Positive Psychology News Digest on Mappalicious | No. 26/2016

My favorite pieces covering Positive Psychology and adjacent from (roughly) the last seven days.

Wall Street Journal: Why Doing Nothing Is So Scary–and So Important by Samantha Boardman


BPS Research Digest: What makes our work meaningful? Do bosses really make it meaningless? by Alex Fradera


Harvard Business Review: Stop Making Gratitude All About You by Heidi Grant Halvorson


London Entrepreneurship Review: Sisu – The Hidden Driver of An Entrepreneur by Terence Mauri


Guardian: Referendums are supposed to make people happy. Why are even leave voters upset? by Anna Petherick


Psychology Today: What Would Democratic Socialism Mean for America? by Benjamin Radcliff


Atlantic: Why Managers Are So Bad at Recognizing Good Ideas by Rebecca Rosen


NPR: Personality Can Change Over A Lifetime, And Usually For The Better by Christopher Soto


Greater Good Science Center: How Music Bonds Us Together by Jill Suttie


Psychology Today: The Making of a Mindful Leader by Ray Williams

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Positive Psychology News Digest on Mappalicious | No. 24/2016

My favorite pieces covering Positive Psychology and adjacent from (roughly) the last seven days.

Wall Street Journal: Steps to turn off the nagging self-doubt in your head by Elizabeth Bernstein


PsyBlog: 4 Personality Traits That Affect How Long You Will Live by Jeremy Dean


Psychology Today: How Trauma Can Lead to Positive Change by Susanna Halonen


ERE Media: Building A Positive Culture In An Atmosphere of Fear by Derek Irvine


Psychology Today: Can Too Much Meaning at Work Be Harmful? by Michelle McQuaid


Inc: This is the Secret Sauce for Happy Employees by Shawn Murphy


The Positive Organization: On Being Other-Focused by Robert Quinn


The Positive Organization: The Power of Authenticity by Robert Quinn


Atlantic: How Kids Learn Resilience by Paul Tough


Harvard Business Review: Lessons from Companies That Put Purpose Ahead of Short-Term Profits by Andrew White

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Positive Psychology News Digest on Mappalicious | No. 7/16

My favorite pieces covering Positive Psychology and adjacent from (roughly) the last seven days:

Inc: 11 Signs You Have the Grit You Need to Succeed by Travis Bradberry


Forbes: The Surprising Power Of Appreciation At Work by Chris Cancialosi


Greater Good Science Center: Can Helping Others Help You Find Meaning in Life? by Elizabeth Hopper


New Yorker: How People Learn to Become Resilient by Maria Konnikova


Wall Street Journal: ‘Resilience’ skills help you remain positive and productive under stress by Laura Landro


Forbes: Amy Cuddy: How Leaders Can Be More Present In The Workplace by Dan Schawbel


Boston Globe: How nice bosses get ahead by Emma Seppälä


Washington Post: What people around the world mean when they say they’re happy by Ana Swanson


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Positive Psychology News Digest on Mappalicious | No. 2/16

My favorite pieces covering Positive Psychology and adjacent from (roughly) the last seven days:

New York Times: Having Friends Is Good for You, Starting in Your Teens by Nicholas Bakalar


Quartz: In our pursuit of happiness, Americans are losing sight of what actually makes us happy by Geoff Chang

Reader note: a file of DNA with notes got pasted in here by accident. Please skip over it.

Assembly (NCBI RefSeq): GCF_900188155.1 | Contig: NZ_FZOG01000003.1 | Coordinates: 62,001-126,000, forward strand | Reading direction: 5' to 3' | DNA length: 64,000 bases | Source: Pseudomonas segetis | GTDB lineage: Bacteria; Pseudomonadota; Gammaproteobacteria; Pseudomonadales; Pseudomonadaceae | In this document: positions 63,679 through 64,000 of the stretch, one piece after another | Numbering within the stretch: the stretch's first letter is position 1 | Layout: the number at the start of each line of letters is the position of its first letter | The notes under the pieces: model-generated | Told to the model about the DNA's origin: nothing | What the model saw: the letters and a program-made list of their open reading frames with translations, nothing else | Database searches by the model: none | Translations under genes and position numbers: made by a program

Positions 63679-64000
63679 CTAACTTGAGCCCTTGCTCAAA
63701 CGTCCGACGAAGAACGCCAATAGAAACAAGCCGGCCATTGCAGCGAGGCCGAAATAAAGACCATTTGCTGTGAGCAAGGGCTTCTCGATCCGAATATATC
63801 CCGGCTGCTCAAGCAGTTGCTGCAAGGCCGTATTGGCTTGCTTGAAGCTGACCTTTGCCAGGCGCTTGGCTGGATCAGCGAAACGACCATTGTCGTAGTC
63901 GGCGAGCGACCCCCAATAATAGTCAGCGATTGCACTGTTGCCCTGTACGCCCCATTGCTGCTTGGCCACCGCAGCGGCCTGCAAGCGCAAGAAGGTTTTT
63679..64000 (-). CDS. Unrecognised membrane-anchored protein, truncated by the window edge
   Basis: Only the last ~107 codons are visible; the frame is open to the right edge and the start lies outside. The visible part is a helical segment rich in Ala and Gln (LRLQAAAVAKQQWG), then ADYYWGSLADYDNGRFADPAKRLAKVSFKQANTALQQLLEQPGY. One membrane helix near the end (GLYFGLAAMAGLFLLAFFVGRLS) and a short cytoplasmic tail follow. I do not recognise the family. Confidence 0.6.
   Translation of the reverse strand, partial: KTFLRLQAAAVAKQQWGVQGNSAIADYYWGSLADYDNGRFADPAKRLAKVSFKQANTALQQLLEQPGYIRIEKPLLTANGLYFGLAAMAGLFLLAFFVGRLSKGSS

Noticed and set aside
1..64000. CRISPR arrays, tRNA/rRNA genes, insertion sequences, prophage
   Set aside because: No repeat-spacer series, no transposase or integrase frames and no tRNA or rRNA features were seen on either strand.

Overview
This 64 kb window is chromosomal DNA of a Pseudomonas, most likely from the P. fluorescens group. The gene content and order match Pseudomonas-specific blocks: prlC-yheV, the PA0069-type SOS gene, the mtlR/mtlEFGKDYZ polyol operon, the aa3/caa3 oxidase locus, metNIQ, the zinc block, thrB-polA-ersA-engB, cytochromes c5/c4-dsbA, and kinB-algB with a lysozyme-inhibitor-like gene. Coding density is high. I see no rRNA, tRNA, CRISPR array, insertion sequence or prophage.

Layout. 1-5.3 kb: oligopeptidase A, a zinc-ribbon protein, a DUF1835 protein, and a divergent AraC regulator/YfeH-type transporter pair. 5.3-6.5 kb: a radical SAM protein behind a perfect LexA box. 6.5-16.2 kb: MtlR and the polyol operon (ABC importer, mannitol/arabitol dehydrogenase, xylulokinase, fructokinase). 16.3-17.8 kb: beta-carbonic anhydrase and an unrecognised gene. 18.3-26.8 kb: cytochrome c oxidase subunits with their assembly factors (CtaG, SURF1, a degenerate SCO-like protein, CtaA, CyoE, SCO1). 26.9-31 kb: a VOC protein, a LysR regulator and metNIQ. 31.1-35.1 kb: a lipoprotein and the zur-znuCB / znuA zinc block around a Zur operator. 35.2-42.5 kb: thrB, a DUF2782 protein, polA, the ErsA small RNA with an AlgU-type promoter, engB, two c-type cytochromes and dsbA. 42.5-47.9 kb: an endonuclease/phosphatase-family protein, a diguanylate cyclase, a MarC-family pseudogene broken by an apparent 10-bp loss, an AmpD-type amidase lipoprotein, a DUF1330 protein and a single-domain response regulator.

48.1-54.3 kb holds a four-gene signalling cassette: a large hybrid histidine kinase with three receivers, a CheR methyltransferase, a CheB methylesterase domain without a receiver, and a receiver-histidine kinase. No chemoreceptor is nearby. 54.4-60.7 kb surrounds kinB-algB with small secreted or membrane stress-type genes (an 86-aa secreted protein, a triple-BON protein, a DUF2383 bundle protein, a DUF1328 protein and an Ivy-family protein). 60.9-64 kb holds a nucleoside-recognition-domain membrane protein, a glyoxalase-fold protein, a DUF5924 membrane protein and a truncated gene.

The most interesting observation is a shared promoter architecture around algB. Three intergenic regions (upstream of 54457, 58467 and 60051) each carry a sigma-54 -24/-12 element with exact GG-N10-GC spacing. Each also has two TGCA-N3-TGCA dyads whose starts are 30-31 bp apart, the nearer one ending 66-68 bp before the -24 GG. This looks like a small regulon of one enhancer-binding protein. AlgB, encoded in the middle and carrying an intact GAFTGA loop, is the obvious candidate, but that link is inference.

Forbes: How To Bring Presence To Your Biggest Challenges by Paula Davis-Laack


Harvard Business Review: Income Inequality Makes Whole Countries Less Happy by Jan-Emmanuel De Neve &  Powdthavee Nattavudh


BPS Research Digest: Follow your heart – Having an unanswered calling in life is worse than having no calling at all by Alex Fradera


New York Magazine: How Expressing Gratitude Might Change Your Brain by Christian Jarrett


Washington Post: Your relationships are just as important to your health as diet and exercise by Elahe Izadi


Huffington Post: The science of happiness: Everything you need to know about the feeling we all crave by Jason March et al.


New York Times: ‘Design Thinking’ for a Better You by Tara Parker-Pope


Fast Company: Countries Do Get Happier When They Get Richer–But Only If They Share The Wealth by Ben Schiller


Wall Street Journal: Latest Game Theory: Mixing Work and Play by Rachel Emma Silverman


Greater Good Science Center: How Humility Will Make You the Greatest Person Ever by Vicki Zakrzewski


Science Daily: Brain can be trained to regulate negative emotions, study shows, no author

Positive Psychology | News Digest | Mappalicious

How can the Apple Watch be a true Piece of Positive Technology?

The internet is going mad about the soon-to-come launch of the Apple Watch. After checking out what it actually can do. some people think it´s a useless marketing fad, other feel it´s the best thing since sliced bread. Via Twitter, Wall Street Journal writer Geoffrey Fowler asked:

For me, the true challenge would be turning it into a piece of positive technology. Here are my three ideas:

  1. As far as I know, the Apple Watch can check my pulse. Then a fine-tuned app could very well detect irregular patterns or longer breaks to a pretty high degree of certainty. As such, it could possibly detect symptoms of an impending cardiac arrest – and then send a emergency SMS using GPS data.
  2. As far as I know, the Apple Watch can record my speech (the iPhone can). As such, it could be used to prevent depression. There is some evidence that usage of certain words, but also certain speech characteristics (e.g., prosody) are predictive of depressive symptoms. If a person is prone to this kind of disorder, a speech recorder could automatically capture sound bites at random intervals over the day. If the elements of “depressive speech” increase over several days based on appropriate algorithms, the Apple Watch could notify the owner – or his/her doctor.
  3. As far as I know, the Apple Watch can mow my lawn. Oh wait, it can´t? Well…

What are your ideas?